Talking about Herbert, do you read Polish authors of travel books?

I value Mariusz Wilk, his Wołoka (“Voloka”) and Wilczy notes (“The Journals of a White Sea Wolf”). These are books that have opened my eyes to the flexibility of the Polish language. In a way, they showed how closely our language is still connected with Slavic languages, and that it can be put to use and done with great artistry. At the same time, it is prose in which the moment and emotion is very important. Mariusz Wilk is very close to me.

And besides travel literature, what do you reach for?

I like other books, not non-fiction books. At some point, I was very keen on discovering Japanese literature, and a few books remain in my memory to this day. I return to them after some years and read them again, having the impression that I am reading them anew. They include, among others, The Woman in the Dunes, a very well-known novel by Kōbō Abe, or the book by Yukio Mishima, which was published in Poland under the title Złota pagoda (“The Temple of the Golden Pavillion”). I also return to Snow Country by Yasunari Kawabata, who was a close friend of Mishima and committed suicide two years after his death. Kawabata, as one of the two Japanese - next to Kenzaburo Oe - is a Nobel Prize winner. Snow Country is a very atmospheric book describing a world that does not exist anymore and never will, in which I would like to live, experience, and see one day.

I must admit that when reading Mishima, I had the impression of alienness, experiencing something I do not understand, but I appreciated the beauty of the language.

It was amazing to me that when I started reading Japanese books, I felt almost at home.

Did you start reading them before you went to Japan?

Yes, I went after reading the first few books and that was one of the motivations. I did not feel out of place during the reading, and it somehow encouraged me to try.

Besides, poetry is important to me, because - at least in terms of language - it arranges the world. It is able to put certain emotions, conditions, and experiences in words, which, as prose, would require a few paragraphs. Poetry can sometimes express this in a single line, in a single stanza. Różewicz, Szymborska, Bertold Brecht are very important to me - there was a moment in my life when I read his poems avidly, even in the original. And also, Shuntarō Tanikawa, whom I translated, and who also describes the world in such a way that it speaks to me.

Was there a book that made you think about becoming a writer? Or did it come from somewhere else?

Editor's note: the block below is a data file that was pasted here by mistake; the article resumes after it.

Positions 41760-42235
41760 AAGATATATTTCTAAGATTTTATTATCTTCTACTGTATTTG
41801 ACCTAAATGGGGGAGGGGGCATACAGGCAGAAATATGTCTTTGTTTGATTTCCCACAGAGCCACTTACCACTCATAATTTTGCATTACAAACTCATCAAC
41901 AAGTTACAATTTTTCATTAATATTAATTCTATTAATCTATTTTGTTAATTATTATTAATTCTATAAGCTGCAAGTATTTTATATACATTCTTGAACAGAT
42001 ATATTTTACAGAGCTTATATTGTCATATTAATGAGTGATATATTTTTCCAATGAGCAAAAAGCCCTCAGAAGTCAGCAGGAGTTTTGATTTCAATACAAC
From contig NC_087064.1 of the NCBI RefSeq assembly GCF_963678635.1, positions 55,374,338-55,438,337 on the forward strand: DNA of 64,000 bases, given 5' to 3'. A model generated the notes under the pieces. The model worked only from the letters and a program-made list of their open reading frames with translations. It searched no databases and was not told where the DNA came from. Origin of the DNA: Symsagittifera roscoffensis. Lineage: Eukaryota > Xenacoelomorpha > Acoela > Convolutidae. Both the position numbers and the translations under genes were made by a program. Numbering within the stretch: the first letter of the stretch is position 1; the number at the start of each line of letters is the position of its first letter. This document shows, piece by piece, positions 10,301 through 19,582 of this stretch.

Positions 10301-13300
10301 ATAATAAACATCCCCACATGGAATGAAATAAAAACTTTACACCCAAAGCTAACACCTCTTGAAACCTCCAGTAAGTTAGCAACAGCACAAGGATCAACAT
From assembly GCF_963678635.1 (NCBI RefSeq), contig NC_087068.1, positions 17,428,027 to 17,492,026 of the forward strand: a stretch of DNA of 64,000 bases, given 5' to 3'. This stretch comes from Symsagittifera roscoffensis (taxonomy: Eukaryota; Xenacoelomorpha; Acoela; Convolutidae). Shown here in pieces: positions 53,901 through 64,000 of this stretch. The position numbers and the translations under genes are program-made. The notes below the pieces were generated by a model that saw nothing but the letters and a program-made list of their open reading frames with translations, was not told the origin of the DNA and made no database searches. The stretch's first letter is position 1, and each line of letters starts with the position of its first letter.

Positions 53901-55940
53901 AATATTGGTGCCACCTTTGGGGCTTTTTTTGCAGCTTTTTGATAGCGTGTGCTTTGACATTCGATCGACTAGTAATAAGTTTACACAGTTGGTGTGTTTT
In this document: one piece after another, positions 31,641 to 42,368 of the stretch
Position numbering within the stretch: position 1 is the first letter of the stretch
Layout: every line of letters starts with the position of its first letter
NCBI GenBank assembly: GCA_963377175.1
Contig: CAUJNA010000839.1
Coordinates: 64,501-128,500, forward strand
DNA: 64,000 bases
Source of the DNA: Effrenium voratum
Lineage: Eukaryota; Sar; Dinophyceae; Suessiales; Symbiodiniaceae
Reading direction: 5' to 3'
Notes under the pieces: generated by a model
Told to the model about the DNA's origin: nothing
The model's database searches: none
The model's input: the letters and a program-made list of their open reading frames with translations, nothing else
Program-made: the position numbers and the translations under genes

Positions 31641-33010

Apparently - because I don't remember it – I have been saying even as a primary school pupil that I'm going to write, I’ve been saying it repeatedly. It happened much later. I still remember the book Zew przestworzy - opowieść o Żwirce i Wigurze („The Call of the Sky – a Story about Żwirko and Wigura”). I read it three times in my childhood I think, and it stuck right in my head. It was on my shelf, and I used to return to it often. Maybe it was this book that awakened the need for movement, which later materialised.

Then, of course, there was the story O psie, który jeździł koleją (“Lampo, the Travelling Dog”), and I still remember it today. A universal story that appears in many countries - sometimes the animals change, but the idea is similar. If I were to point to a specific book, it would be the one about Żwirko and Wigura though. I was delighted by it, and something started to sprout in me.

What are you looking for in literature?

I think I'm looking for a description of emotions, something that allows us to describe in words some emotional state, experience, not in a literal sense, something that grabs the heart or throat and makes us unable to break away from it. This is probably the most important thing.

Do you ever reach for prose?

Among Polish authors, I really like Hubert Klimko-Dobrzaniecki, who wrote about Iceland, he spent ten years there, so he knows it well and can judge it soberly. He knows its advantages as well as those aspects that are not very pleasant and that we, as tourists, usually do not see. I recommend his diptych Dom Róży. Krýsuvík (“Rose’s House. Krýsuvík”). Rzeczy pierwsze (“First Things”) is also interesting, just like his other books, which are half fictional, half biographical - at some point, we do not know where the facts end and where the creation begins. His new novel, Złodzieje bzu (“Lilac Thieves”), is about to be published, and it will surely be another surprise. I also value Maja Wolny; she has published the book Powrót z Północy (“Return from the North”), which begins with the protagonist's journey on the Trans-Siberian railway, which, by the way, is very close to me, as I devoted my first book to it.

Interviewer: Krzysztof Cieślik

Translated by Justyna Lowe